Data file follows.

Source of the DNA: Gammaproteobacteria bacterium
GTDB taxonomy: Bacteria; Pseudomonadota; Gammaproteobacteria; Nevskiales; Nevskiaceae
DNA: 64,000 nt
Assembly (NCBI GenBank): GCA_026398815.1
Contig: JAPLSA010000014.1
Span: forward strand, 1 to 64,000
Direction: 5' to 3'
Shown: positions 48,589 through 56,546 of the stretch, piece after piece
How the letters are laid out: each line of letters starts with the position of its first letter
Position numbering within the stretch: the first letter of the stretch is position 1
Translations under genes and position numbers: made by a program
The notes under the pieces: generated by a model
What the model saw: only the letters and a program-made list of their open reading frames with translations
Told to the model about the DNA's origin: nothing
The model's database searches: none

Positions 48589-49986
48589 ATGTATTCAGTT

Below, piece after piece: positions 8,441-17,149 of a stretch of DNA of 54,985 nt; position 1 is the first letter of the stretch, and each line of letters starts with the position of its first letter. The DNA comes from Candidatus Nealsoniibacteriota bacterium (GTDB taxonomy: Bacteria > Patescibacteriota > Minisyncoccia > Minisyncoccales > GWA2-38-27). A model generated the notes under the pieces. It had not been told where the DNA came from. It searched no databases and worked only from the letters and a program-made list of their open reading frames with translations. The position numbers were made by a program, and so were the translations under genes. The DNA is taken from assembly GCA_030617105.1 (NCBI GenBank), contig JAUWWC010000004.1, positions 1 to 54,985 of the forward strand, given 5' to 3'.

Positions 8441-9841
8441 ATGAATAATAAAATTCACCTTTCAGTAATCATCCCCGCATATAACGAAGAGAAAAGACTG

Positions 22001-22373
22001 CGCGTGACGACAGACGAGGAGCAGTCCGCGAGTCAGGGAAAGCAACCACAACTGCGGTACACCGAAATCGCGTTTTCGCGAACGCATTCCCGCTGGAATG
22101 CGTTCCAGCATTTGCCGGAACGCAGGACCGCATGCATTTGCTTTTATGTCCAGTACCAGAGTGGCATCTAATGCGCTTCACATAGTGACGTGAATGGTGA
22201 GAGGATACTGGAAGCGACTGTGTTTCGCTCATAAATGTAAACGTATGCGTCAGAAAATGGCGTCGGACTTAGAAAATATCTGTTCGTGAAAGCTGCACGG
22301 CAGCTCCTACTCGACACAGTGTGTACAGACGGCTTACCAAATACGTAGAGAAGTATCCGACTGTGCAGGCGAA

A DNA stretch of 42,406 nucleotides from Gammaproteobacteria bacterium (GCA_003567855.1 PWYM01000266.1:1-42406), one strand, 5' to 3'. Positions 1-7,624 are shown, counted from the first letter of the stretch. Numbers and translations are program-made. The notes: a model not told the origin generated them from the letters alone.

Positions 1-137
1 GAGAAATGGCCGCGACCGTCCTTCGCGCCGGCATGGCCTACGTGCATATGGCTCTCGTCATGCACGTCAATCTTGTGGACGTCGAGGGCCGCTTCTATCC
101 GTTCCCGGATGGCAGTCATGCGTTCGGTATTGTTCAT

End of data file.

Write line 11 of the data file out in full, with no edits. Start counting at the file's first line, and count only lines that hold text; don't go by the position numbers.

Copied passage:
Translations under genes and position numbers: made by a program